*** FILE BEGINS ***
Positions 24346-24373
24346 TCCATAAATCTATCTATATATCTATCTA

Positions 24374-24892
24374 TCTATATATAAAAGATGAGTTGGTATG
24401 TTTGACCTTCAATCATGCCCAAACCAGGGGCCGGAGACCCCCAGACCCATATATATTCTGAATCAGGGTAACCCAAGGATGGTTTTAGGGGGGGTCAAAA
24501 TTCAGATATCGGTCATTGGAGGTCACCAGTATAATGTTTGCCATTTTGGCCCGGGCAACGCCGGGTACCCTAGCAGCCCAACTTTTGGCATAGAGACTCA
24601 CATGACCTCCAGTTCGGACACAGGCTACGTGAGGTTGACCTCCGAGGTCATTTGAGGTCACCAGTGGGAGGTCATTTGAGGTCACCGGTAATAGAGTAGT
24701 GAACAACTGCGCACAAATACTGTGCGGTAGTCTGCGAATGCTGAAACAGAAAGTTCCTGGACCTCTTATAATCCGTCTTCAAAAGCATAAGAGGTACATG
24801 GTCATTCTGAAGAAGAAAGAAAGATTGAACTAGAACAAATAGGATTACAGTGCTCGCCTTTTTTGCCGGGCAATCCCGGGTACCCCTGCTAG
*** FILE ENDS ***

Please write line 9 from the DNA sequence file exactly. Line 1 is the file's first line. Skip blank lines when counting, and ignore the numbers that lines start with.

24801 GTCATTCTGAAGAAGAAAGAAAGATTGAACTAGAACAAATAGGATTACAGTGCTCGCCTTTTTTGCCGGGCAATCCCGGGTACCCCTGCTAG